But, before you even reach the entrance, you’ll have the opportunity to trek through miles of the beautiful vistas of Phong Nha-ke Bang National Park, with its incredible biodiversity, pristine waters, and thick jungles.

A guided tour is the best way to see this cave, and there are plenty of knowledgeable teams that will help you explore the caves and surrounding terrain in safety.

For example, there is a Vietnam cave tour that includes entrance to Hang Va, and short tour that includes sister cave Hang Nuoc Nut, which may share a water source with Hang Va, although this hasn’t been proven.

Some Vietnam cave tours give visitors the chance to take a six-mile trek through the wilderness surrounding the cave and continue with about nearly 3 miles of caving once inside the cavern. You will need to be in pretty good physical condition when visiting, as most tours include wading through cold waters, rope-traversing within the cave, bouldering, and rock scrambling.

Make sure you wear appropriate clothing, waterproof all of your important belongings, and prepare yourself physically well in advance of your trip to get the most from your time at Hang Va.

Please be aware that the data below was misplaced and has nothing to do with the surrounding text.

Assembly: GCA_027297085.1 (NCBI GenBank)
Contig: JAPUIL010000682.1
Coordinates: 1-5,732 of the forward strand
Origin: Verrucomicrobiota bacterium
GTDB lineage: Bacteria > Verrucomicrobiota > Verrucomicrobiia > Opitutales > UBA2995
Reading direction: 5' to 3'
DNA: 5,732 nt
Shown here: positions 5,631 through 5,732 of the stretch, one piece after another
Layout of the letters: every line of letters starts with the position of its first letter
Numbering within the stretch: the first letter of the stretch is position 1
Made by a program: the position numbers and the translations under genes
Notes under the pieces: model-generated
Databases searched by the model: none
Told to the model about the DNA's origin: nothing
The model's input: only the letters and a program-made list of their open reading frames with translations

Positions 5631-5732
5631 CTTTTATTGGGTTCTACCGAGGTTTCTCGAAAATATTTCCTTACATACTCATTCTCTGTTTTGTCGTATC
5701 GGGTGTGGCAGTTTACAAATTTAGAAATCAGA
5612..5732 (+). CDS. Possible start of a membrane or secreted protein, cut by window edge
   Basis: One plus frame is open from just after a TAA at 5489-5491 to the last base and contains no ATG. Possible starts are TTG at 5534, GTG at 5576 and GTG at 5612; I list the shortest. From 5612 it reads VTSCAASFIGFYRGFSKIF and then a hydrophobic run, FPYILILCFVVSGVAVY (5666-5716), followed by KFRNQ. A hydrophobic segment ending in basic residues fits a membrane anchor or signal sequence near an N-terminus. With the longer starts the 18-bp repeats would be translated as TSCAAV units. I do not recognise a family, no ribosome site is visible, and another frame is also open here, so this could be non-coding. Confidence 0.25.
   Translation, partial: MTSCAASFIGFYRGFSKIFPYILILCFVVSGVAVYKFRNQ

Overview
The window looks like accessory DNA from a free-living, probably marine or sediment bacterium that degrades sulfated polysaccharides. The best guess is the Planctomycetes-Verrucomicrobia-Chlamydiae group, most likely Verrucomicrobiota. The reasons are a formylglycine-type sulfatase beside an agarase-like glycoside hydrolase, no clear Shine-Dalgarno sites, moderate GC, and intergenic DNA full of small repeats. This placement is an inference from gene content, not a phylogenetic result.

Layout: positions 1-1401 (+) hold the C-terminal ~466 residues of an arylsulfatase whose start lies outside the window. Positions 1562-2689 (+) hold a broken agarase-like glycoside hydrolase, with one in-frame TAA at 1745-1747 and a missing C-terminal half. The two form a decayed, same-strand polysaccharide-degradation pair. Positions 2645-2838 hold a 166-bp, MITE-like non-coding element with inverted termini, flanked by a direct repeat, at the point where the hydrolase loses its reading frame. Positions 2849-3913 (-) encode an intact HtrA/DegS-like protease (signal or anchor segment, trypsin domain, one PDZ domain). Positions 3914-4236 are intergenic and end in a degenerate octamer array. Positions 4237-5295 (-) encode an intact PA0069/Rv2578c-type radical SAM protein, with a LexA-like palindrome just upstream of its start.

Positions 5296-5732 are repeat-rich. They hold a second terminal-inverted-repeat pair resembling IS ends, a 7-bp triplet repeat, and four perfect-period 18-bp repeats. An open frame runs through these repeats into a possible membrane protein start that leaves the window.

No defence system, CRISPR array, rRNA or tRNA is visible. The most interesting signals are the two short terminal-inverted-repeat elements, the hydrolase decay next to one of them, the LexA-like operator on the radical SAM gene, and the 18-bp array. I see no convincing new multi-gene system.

Exploring the Beauty of the Hang Va Cave Formations

Once inside the Hang Va cave, you’ll travel to the Hang Va Tower Cones formation where more than a hundred steep cones made of calcite spread out before you across an almost 300-hundred-foot-wide space.

The sheer majesty of these enormous cones is breathtaking. They are all nearly the same height (around 6 feet tall) and they’re coated in mere millimeters of a soft mud. To many cave explorers, they look similar to another naturally occurring cone type, the raft cone.